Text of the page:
January 28, 2015 -- I was expecting a movie along the lines of “Pulp Fiction” when I put this disk (which just has the title “Pulp” on it) in the machine, but instead, it is a documentary about a rock band I'd never heard of before. The music sounds pretty good to me (they have 10 million albums sold, according to IMDB.com) and the band members are fairly interesting people.
Like most movies of this nature, there are interviews with members of the band, Jarvis Cocker, Nick Banks, Candida Doyle, Steve Mackey, Mark Webber, and others involved with the band. Also like most of these films, there is concert footage. The film features the December 8, 2012 concert at Motorpoint Arena in Sheffield, England that was billed as the band's last concert, but it wasn't. Sheffield is where the band members grew up and where most of their songs were written. There are also interviews with fans of the band and people in the community who know members of the band from years ago.
What makes this rock doc a little different is that there are also interviews of other people in Sheffield who talk about Sheffield itself as a city and as a backdrop for Pulp's music. The film has a lot of footage of buildings in different parts of Sheffield. There is also an interview with a young girl who is unfamiliar with the band. She gives her own first impression of Pulp after listening to a song. The first song played by Pulp in the film is their hit “Common People.” The theme of common people, working class people, runs through the whole film.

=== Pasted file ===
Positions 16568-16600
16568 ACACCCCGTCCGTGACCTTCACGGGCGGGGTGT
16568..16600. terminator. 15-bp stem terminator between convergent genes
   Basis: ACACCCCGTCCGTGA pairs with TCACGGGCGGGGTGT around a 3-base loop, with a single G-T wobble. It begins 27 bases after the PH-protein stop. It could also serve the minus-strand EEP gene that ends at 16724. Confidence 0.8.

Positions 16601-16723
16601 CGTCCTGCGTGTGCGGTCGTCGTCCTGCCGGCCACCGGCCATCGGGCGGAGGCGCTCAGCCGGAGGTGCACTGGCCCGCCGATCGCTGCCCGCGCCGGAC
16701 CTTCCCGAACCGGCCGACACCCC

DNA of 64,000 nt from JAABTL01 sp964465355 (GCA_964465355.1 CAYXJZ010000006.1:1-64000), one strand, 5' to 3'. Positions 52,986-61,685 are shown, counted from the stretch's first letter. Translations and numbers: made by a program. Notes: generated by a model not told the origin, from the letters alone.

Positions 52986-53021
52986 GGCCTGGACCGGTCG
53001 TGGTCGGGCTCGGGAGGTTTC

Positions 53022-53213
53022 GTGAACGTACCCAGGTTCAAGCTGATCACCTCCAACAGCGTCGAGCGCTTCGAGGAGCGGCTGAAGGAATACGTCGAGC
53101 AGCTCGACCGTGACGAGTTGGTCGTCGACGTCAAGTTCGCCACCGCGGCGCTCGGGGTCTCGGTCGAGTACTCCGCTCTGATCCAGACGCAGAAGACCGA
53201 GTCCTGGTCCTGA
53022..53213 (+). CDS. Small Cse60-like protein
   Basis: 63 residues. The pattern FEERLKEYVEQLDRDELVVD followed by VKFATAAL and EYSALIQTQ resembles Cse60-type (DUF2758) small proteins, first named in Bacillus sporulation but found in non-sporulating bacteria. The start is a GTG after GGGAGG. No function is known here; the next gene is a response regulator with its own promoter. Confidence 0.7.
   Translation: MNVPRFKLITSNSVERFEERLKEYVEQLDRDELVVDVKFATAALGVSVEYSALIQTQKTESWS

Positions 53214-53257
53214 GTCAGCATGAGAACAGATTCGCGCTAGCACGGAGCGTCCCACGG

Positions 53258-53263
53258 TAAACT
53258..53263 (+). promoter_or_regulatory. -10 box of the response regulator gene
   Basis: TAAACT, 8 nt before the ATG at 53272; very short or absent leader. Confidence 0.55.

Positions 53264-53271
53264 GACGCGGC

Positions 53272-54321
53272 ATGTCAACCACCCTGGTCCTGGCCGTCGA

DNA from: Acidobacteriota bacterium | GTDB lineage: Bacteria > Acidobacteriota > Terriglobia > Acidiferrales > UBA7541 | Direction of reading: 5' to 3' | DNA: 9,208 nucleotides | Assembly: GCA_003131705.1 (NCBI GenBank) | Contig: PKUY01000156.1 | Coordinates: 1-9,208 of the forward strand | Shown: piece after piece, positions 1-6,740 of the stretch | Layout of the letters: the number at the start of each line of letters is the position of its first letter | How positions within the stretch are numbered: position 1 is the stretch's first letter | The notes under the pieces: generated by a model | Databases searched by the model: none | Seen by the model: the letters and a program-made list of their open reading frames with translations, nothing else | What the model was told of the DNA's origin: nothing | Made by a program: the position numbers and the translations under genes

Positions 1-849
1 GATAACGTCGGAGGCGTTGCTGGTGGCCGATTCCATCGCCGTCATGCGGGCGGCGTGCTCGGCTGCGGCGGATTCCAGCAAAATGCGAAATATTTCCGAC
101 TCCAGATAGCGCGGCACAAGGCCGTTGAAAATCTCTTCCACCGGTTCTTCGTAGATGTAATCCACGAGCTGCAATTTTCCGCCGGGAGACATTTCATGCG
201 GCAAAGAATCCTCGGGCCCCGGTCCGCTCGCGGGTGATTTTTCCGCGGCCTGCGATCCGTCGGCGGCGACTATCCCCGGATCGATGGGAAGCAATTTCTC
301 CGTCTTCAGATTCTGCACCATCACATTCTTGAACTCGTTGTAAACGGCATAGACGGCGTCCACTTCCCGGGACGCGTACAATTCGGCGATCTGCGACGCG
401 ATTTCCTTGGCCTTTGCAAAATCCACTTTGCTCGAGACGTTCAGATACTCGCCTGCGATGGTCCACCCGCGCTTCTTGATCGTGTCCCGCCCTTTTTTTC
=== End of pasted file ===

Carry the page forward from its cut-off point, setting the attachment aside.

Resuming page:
Some of the band members do come across as common people, but one who stands out is the lead singer, Jarvis Cocker, who is eccentric. On stage, he seems to be a true exhibitionist, but he describes himself to be shy and introverted. He got into the music scene to meet girls, he said, and he did. The band's “common people” image seems to appeal to a lot of the people interviewed in the film. The people of Sheffield seem to have embraced this band.
The concert in the film is very elaborate. The band members talk about putting on a very elaborate stage production because of some problems with past productions, like inadequate wind machines, fog effects, snow effects and lighting effects. Since this is their hometown crowd, they wanted to have all these effects work right this time.
Band members talk about their disillusionment with being part of the British pop scene in the early to mid 1990s. They backed off mainstream pop and went with a more independent sound with their 1998 album “This is Hardcore.” The band, founded in 1978 by Cocker (the only person who has been in the band continuously since it began) and Peter Dalton when they were teenagers in high school, broke up in 2002, and did not reunite for live concerts until 2011. The Sheffield concert in the film was near the end of a series of reunion concerts by the band.
I had not heard any of Pulp's music before (although they have toured in the U.S. and there is an interview with a U.S. fan in the film who traveled to Sheffield just for this concert). From what I heard in this movie, the music sounds good to me, and Cocker is certainly an entertaining stage presence. The band members, particularly Cocker and keyboardist Candida Doyle (who talks about her problems dealing with very early onset arthritis) are interesting people. On the whole, however, this movie is probably going to appeal mainly to fans of Pulp and people interested in the city of Sheffield. This film rates a C+.
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